A major cause of biting or nipping is hand feeding the pony treats, so if that is part of the daily ritual halt that habit immediately. It is especially important that children not be encouraged to randomly reward ponies seeking attention by feeding carrots or other treats. Instead encourage verbal rewards or soft pats on the neck but only when the pony has actually followed through showcasing obedience to a request on cue.
Address any areas of housekeeping that may encourage the biting behavior by inducing boredom. Plenty of turn out, with hopefully other ponies, donkeys or horses that are more dominant than the individual in question, plus plenty of work and productive daily activities can thwart boredom.
Ensure the pony is not in pain, being unduly bullied by other animals causing it to become defensive, or being mishandled in any way. Its tack and equipment should fit it properly, so that work is not associated with pain or soreness.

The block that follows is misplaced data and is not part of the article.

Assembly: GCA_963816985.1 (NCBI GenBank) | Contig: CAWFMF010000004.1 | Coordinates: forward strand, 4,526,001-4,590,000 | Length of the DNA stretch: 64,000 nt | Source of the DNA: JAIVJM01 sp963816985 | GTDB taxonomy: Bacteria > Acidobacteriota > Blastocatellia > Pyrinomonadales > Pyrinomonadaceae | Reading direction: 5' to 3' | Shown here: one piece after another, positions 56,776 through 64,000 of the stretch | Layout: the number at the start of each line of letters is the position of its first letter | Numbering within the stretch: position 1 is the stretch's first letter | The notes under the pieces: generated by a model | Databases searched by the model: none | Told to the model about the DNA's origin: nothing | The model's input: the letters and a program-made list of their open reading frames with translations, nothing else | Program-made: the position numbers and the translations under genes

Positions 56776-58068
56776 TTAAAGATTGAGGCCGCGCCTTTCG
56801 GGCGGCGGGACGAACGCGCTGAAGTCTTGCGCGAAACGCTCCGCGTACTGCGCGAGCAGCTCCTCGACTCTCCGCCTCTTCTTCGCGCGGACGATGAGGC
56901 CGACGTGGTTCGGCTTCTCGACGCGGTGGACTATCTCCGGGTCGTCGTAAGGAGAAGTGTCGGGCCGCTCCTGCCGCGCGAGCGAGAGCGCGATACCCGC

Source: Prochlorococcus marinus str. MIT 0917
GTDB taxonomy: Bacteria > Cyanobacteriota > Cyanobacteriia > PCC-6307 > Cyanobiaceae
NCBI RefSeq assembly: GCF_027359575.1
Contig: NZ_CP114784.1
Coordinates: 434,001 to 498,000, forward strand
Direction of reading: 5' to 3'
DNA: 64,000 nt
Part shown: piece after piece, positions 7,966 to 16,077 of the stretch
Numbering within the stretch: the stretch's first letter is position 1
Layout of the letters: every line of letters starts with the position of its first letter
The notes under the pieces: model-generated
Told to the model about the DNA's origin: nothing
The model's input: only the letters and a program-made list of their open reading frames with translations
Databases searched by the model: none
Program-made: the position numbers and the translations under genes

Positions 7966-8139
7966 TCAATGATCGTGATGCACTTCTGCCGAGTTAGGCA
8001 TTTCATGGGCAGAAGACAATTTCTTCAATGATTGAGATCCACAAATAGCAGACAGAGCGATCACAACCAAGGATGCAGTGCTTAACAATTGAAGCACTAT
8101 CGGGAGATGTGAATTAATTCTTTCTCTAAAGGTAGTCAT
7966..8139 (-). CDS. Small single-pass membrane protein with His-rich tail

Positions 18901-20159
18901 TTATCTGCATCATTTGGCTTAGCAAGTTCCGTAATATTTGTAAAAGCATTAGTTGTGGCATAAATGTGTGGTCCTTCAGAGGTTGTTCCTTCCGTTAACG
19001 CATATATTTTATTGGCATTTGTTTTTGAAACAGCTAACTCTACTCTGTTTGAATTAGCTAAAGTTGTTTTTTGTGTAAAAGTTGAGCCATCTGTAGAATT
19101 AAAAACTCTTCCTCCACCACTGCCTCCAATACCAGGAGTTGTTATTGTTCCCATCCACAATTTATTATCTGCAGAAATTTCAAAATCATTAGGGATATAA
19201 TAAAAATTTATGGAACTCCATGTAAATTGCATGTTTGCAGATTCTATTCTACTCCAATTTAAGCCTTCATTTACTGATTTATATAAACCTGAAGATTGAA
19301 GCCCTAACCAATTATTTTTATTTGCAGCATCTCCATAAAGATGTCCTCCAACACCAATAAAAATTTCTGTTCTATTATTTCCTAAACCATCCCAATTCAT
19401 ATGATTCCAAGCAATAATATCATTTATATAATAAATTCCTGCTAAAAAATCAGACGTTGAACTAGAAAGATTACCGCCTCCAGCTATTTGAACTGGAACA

If the pony does attempt to bite, a quick surprise spray of water on the nose from a plastic water pistol (by an adult not as a game), can alleviate the problem. An unpleasant pinch on the nose can also be administered. In the worst cases where the biting habit has become dangerous the pony can be muzzled.
As with any equine bad habit, retraining negative behavior to positive may require professional help if that behavior is significant and/or dangerous.
Kicking Out
Kicking, like biting, is part of the horse’s survival mechanisms. Mares teach foals to gentle their aggressive behaviors such as biting the teat too hard or mounting them, by lifting their hind leg in a slow manner as a warning. If the warning isn’t heeded the mare may kick out toward the foal as a further indication that it needs to stop its unwanted behavior.